Why Bridgerton Fans are Already Dreading Eloise's Year

Why Bridgerton Fans are Already Dreading Eloise's Year
Image credit: Netflix

The fiery feminist has a not-so-fiery romance in the books.


  • The book Eloise is very different from her on-screen counterpart.
  • The book Eloise's love story sounds like the screen Eloise's worst nightmare.
  • How can this problem be fixed?

If you've read any of the Julia Quinn novels that Bridgerton is based on, you'll have noticed a number of key differences that made their way into the television show. One of the biggest changes? The character of Eloise Bridgerton.

Novel Eloise hits differently

In the novels, Eloise is spunky, energetic, determined, an excellent shot, and a chatterbox. All of that is true in the Netflix adaptation, but the show also made her a fiercely independent proto-feminist. In the second season, she begins to explore issues of women's suffrage and to push back against the expectation that she must find a man to be happy. In a show that's all about traditional happily-ever-afters, Eloise is a delightful and often hilarious breath of fresh air.

So far, so awesome. Eloise has been a fan favourite from the moment that actress Claudia Jessie burst onto our screens. However, Bridgerton has a map to follow – the books written by Quinn – and that map is going to need a little adjusting to keep fans happy.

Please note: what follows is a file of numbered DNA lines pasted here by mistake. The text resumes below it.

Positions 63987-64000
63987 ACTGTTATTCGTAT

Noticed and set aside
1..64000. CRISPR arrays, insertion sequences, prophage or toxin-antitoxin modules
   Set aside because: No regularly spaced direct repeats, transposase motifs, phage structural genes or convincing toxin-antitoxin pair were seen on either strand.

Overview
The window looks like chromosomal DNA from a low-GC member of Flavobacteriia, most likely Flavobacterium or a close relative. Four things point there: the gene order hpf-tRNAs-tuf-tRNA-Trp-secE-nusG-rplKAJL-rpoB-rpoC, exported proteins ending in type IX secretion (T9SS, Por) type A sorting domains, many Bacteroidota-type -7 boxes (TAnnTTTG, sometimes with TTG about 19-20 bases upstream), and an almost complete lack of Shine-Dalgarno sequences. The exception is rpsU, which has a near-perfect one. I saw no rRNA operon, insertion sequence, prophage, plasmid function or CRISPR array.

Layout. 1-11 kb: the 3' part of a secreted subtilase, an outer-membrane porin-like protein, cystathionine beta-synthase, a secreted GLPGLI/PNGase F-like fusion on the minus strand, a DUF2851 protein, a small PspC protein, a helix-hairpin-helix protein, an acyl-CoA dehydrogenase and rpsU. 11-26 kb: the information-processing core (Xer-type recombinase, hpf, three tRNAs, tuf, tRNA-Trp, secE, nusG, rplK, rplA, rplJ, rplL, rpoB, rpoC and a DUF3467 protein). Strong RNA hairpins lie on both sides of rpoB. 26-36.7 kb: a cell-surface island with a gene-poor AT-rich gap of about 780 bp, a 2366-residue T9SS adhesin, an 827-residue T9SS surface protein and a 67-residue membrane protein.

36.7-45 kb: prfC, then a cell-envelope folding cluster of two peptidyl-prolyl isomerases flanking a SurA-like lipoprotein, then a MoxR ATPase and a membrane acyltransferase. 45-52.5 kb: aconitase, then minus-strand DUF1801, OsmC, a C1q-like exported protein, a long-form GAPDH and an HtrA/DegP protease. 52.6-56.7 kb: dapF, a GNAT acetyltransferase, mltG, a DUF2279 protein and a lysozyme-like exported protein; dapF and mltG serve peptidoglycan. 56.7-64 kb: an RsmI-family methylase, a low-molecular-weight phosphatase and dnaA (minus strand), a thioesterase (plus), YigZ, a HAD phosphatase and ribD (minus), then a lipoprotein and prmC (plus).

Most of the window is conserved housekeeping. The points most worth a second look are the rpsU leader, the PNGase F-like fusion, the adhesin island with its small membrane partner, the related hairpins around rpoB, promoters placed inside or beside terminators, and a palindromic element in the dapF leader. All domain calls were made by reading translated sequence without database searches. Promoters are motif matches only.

Er… make that a LOT of adjusting.

Eloise's story is problematic

Even before the television adaption, fans were split by book-Eloise's romance with Sir Phillip Crane. Some love him, and see his deeply traumatic past as a good reason for his moodiness, solitude, and occasional bursts of temper. Others find him too problematic to be a proper romantic hero, especially given that he (at first) only values Eloise as a potential mother to his out-of-control children.

That in and of itself would be easy to overcome – Bridgerton has certainly navigated more difficult issues in the past – but by making Eloise into the character she is in the show, they may have painted themselves into a corner. Fans are already dreading the idea of fiery, sociable, and independent Eloise Bridgerton stuck in a marriage (which she does not want) to a man (who she does not need) who lives in the country (far away from the hustle and bustle she loves). Furthermore, Phillip's twin children will force Eloise into the role of mother even before she has the chance or enjoy the freedoms that married women could experience in Regency England.

The Eloise Bridgerton that exists on the Netflix show would despise the happily-ever-after she was given in the books.

Of course, the Bridgerton crew has had years to consider this problem. Here's hoping they have a roadmap to a better happily-ever-after, or fans will be crying 'Justice for Eloise!'